Aniruddhan Vasudevan is a graduate student in the Department of Anthropology at the University of Texas. He was the recipient of the 2016-2017 AIIS Joe Elder College Year in India Junior Fellowship.

In 2016-2017 he conducted fieldwork for his Ph.D. dissertation with a group of Thirunangai transgender women in Chennai. His focus was on the importance of the worship of Goddess Angalamman to the Thirunangai life-world, so he worked closely with those Thirunangais who were deeply involved in goddess worship and articulated this special attachment in various ways. He arrived at this particular phenomenon quite fortuitously when his earlier project became unviable. But, as he proceeded with the earlier decision to meet elders in the community in order to understand the various dimensions of Thirunangai kinship, he soon found that Goddess Angalamman had a central role in their lives. The Goddess kept showing up in various ways: in self-narratives, in the striking visuality of home shrines, in the way others spoke of Thirunangais, etc. This was particularly true of those who lived in north Chennai and those who lived elsewhere in the city but considered the various neighborhoods of north Chennai as their home. In his dissertation, he use pseudonyms for all my interlocutors from the field.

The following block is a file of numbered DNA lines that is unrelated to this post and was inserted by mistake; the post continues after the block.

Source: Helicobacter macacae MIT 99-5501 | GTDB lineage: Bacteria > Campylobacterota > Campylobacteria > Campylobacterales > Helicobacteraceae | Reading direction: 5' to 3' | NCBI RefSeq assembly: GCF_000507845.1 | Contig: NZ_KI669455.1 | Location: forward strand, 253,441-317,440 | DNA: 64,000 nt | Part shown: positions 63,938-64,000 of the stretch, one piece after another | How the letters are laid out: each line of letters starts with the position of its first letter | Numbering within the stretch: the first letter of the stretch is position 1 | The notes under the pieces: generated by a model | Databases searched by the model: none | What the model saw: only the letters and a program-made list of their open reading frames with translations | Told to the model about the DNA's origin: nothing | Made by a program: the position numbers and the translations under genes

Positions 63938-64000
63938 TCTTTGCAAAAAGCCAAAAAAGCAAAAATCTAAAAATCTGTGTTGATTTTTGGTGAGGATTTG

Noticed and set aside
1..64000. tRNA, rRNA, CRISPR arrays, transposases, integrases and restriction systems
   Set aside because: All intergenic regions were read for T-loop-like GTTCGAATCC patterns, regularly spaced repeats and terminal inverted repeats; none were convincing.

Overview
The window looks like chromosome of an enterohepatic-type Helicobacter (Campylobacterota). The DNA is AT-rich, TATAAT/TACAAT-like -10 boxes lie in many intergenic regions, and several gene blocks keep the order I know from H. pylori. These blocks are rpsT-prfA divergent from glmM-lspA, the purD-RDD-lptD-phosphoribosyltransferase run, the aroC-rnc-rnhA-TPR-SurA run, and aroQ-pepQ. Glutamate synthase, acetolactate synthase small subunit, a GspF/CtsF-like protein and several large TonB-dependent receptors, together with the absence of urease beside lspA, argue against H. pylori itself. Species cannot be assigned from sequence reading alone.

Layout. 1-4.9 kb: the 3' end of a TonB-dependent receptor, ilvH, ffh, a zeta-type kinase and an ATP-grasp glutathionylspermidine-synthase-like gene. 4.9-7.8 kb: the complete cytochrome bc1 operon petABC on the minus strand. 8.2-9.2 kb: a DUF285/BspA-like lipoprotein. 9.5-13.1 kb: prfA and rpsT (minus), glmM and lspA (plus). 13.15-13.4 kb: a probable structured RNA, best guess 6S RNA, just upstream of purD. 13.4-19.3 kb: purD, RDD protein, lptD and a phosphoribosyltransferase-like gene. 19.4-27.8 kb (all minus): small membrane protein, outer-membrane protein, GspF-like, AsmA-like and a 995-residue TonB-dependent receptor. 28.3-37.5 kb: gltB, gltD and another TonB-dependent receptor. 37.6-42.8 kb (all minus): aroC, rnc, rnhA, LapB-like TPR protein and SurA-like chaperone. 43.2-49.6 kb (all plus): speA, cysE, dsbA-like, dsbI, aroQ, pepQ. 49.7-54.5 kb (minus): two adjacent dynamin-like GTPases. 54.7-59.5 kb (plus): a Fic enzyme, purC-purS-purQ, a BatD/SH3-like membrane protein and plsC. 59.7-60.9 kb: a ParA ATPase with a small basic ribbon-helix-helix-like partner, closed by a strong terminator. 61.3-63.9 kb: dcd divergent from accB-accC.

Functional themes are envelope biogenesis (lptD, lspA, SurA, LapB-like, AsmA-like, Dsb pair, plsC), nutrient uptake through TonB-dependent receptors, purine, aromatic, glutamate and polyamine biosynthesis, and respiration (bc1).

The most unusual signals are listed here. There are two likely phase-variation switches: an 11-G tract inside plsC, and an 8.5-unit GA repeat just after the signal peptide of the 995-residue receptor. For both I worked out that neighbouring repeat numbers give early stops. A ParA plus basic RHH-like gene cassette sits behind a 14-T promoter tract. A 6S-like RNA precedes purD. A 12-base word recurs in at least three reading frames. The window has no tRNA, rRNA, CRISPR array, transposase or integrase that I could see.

A younger Thirunangai helps a senior Thirunangai Maruladi dress up as Goddess Angalamman the night before Mayana-k-kollai ritual

Those who embody the goddess in moments of trance are called ‘Maruladigal’ in Tamil – a term that applies to all genders. And those Thirunangais who perform this ritual function of trance embodiment, divination, and healing are called ‘Thirunangai Maruladigal’ – literally, ‘Thirunangais who dance the trance’ (Tamil plural forms such as ‘Maruladigal’ and ‘Thirunangaigal’ often become anglicized plural nouns when used in English language texts – ‘Maruladis’ and ‘Thirunangais’). He spent a great deal of time with such Thirunangai Maruladigal and recorded their stories of engagement both as priestesses to the goddess and as elders in the Thirunangai community. They balance their significant roles in, at least, two different worlds: the world that revolves around their intense attachment to the goddess, and the world of Thirunangai kinship in which they hold important places as community elders, mothers, gurus, etc.

A full piece about Aniruddhan Vasudevan’s research can be found in the fall DAK 32